The invention relates to a system for delivering anesthesia drugs to a patient, the system comprising means for feeding anesthesia drugs to the patient treated, a measuring device for measuring at least one parameter relating to the effects of the anesthetic drugs fed to the patient, a patient monitor to show the results measured by the measuring devices, and feeding means for feeding patient demographics to the system.
  • [0002]
    Anesthesia is typically given (approximately 90% of the normal day surgery) by both intravenous and inhalational gas anesthetics. There exits however certain amount of users that practice total intravenous anesthesia (TIVA) especially in Europe and more widely TIVA can be used in small & fast cases. During the anesthesia anesthesiologist titrates the anesthetics based on drug models and the drug distribution over time as well as by following the physiological parameters (the effect or responses to the drug given).
  • [0003]
    Intravenous (IV) drug distribution and model behaviour can be followed sometimes from an intravenous pump (IV pump) display (there exists some devices on the market, called TCI pumps) but in most of the cases there is no modelling or distribution shown. In practice the anesthesiologist still calculates an appropriate amount of drug for the particular patient with a calculator or in his head (the inputs being weight and height). This happens with the commonly used syringe pumps having no models inside them. Also the pumps are many times away from the parameter display (patient monitor) and so the effects and responses to the drugs are shown separately from the IV drug management.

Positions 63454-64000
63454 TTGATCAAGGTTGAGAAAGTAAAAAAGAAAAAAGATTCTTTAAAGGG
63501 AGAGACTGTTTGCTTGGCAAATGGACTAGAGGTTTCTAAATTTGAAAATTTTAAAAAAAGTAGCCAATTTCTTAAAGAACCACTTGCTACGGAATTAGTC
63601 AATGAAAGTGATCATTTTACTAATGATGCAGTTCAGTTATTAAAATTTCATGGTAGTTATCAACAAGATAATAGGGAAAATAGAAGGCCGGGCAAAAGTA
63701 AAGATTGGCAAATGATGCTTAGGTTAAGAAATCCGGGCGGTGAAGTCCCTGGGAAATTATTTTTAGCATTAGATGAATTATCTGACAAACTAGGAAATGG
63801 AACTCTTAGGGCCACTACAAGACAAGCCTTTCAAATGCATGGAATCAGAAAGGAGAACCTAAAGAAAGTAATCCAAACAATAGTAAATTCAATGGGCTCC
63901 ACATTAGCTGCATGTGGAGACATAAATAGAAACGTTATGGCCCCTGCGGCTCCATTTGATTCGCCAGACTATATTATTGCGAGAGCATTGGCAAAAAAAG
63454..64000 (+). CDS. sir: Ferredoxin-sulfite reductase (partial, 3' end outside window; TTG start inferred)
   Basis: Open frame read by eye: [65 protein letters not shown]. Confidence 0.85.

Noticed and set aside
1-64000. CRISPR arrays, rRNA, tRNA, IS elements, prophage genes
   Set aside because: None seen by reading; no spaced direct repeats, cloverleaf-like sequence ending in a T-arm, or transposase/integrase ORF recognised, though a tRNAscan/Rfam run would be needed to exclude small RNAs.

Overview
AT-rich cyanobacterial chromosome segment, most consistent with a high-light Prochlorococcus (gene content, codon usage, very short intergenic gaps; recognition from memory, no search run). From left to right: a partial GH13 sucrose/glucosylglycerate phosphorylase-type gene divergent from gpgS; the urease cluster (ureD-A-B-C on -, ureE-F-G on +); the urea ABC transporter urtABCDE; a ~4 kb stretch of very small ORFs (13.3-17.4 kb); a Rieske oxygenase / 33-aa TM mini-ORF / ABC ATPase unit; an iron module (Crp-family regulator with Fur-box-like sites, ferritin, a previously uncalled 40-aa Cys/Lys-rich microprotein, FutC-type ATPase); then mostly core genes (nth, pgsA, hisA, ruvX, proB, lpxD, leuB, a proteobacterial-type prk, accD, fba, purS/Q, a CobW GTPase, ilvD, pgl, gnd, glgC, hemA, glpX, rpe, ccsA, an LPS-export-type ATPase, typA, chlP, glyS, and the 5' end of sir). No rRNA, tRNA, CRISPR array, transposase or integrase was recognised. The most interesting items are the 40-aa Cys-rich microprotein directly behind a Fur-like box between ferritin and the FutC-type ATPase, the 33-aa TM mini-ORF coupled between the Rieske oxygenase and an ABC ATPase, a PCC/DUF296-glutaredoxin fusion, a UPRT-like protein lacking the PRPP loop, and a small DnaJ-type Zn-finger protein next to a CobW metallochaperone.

• [0004]
    The gas anesthetic statistical model called MAC (minimal alveolar concentration) is shown in most anesthesia monitors. This is however a quite approximate measure, since its background is on tests where the endpoint has been skin incision (and not for example the true hypnosis level). This measure is shown in some integrated anesthesia machines in the parameter display (patient monitor), so the anesthesiologist can see the drug effect and response quite easily. Another measure of gas anesthetics effect is the end tidal agent (EY) or fraction of inspired agent (FI), which can be shown in anesthesia monitor.
  • [0005]
    The first step to integrate the IV drug models into one display has been taken by GE Healthcare by launching a Care Assistant Suite (CAS) in European Anesthesiologist Congress 2005. This display shows IV drug models and their synergetic effects in one display, which is mounted next to the patient monitor and the anesthesia machine.
  • [0006]
    During the years several systems and methods have been developed in order to facilitate anesthesia drug deliveries. As typical examples of the solutions of the prior art the following publications can be mentioned.
  • [0007]
    PCT Publication WO0232036A2 describes a method and an apparatus for monitoring anesthesia drug dosages, concentration, and effects using N-dimensional representations of critical functions. This patent describes a method, system and apparatus for the monitoring, diagnosis and evaluation of the state of a dynamic system. The method and system provides the processing means for receiving sensed and/or simulated data, converting such data into a displayable object format and displaying such objects in a manner such that the interrelationships between the respective variables can be correlated and identified by a user. In particular, this invention is directed to the processing and display of drug data for the use of doctors in the process of monitoring or administering drugs to patients.
  • [0008]
    U.S. patent application 2003/0051737 A1 describes an apparatus and a method for titrating drug delivery. In this application a method and apparatus for reducing the workload of titrating drug (sedative, amnesic and & or analgesic) to effect while leaving clinician users in control of a related procedure is described. A drug delivery device is controlled to achieve a target drug concentration at a selected site in the patient or a predetermined infusion rate waveform. The time profile of the target drug concentration or a predetermined infusion rate waveform is controlled by a drug state model that uses clinical heuristics to implement safe, pre-defined changes in the target drug concentration or infusion rate and user-commanded changes in target drug concentration or infusion rate.
  • [0009]